Post World War II

Since World War II, nuclear weapons have not been used. In January 1946, the General assembly of the United Nations passed its first resolution, calling for the elimination of all weapons of mass destruction from national arsenals. This resolution was unsuccessful however, because many countries soon began research into nuclear weapons soon after.[23]

At the end of World War II, the U.S. started a series of tests at Bikini Atoll, an island of coral that encircles a lagoon partially or completely in the Pacific Ocean.[24] They aimed to discover more about the nuclear weapons and about the effects on personnel and equipment if a nuclear bomb were to be used. In 1950, the U.S. began the development of the hydrogen bomb with the leadership of Edward Teller, an important physicist who had previously worked on the Manhattan Project.[25] After the U.S. began researching nuclear weapons, other countries soon followed and investigated nuclear weapons. The Soviet Union had its first test in 1949 in Kazakhstan, Britain followed in 1952 in Australia, France also joined in 1960 in the Algerian desert, and China finally followed in 1964 in Lop Nor. Most countries carried out a series of tests in the open rather than underground. The U.S. eventually moved all their testing to the Nevada desert, where the British would soon transfer their testing in 1962. France also established test sites at Muroroa and Fangataufa Atolls in the Pacific Ocean.[26]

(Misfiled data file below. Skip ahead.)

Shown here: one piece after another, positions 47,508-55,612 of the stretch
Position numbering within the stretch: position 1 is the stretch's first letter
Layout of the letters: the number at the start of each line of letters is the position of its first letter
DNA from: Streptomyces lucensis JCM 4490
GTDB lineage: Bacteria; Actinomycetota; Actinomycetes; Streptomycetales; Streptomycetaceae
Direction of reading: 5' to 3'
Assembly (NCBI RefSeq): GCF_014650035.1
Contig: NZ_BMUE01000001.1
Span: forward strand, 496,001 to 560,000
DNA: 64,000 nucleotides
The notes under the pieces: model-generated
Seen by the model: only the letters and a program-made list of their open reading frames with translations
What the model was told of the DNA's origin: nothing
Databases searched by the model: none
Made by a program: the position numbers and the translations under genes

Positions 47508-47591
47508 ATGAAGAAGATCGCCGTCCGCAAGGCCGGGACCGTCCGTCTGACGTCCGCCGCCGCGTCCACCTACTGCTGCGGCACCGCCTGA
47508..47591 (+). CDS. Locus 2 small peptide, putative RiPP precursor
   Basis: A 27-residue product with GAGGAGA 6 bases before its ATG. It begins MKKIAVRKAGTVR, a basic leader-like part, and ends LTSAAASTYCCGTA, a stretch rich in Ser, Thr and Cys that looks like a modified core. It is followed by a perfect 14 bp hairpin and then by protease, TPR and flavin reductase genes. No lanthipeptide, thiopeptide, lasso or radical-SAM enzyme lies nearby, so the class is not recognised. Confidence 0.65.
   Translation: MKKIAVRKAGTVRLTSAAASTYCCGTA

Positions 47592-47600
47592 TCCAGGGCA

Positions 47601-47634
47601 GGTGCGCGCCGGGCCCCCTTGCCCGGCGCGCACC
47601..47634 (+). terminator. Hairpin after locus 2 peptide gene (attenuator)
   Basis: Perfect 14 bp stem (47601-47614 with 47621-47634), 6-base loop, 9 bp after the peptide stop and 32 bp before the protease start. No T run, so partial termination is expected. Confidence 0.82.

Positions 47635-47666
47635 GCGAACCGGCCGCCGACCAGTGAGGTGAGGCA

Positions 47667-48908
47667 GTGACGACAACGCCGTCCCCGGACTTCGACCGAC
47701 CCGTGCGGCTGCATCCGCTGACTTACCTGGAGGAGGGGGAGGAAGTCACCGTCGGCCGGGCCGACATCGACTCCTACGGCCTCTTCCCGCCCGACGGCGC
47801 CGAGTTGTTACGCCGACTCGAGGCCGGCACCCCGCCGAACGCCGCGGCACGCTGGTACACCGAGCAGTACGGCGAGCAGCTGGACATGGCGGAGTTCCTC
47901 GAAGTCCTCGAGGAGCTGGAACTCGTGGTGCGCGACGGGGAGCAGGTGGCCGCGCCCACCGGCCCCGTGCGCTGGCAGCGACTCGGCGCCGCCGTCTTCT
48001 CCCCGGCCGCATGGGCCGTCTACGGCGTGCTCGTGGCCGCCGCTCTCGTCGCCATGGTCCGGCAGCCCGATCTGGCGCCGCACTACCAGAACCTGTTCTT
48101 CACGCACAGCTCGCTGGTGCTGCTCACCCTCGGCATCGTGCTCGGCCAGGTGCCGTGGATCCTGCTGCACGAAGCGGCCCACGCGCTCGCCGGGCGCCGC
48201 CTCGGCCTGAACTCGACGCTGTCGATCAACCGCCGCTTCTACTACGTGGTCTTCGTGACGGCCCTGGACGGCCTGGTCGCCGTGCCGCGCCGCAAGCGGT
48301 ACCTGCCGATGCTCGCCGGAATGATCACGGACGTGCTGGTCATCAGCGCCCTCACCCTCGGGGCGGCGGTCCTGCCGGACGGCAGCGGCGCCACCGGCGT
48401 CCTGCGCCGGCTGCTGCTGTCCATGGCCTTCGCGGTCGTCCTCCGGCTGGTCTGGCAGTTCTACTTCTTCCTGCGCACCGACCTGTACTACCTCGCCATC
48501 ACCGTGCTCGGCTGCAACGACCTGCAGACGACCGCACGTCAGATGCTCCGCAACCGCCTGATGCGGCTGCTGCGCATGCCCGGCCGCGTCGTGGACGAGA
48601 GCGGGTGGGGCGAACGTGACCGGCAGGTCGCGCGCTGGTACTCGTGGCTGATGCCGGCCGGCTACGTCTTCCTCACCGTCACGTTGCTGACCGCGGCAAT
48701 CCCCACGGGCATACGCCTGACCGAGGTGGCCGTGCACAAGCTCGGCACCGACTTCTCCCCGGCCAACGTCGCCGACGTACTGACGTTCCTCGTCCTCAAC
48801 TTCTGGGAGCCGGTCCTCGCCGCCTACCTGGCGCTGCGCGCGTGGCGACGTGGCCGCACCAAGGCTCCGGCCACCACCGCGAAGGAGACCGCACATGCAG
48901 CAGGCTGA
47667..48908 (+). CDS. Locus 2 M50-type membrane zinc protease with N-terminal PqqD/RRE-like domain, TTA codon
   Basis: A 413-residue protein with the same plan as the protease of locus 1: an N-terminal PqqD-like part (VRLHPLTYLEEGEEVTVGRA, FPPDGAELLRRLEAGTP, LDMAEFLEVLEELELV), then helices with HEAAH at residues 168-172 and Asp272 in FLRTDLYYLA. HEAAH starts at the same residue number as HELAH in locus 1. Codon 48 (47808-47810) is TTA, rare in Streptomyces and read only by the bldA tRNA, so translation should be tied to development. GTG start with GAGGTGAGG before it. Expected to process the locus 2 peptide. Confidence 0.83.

The Cold War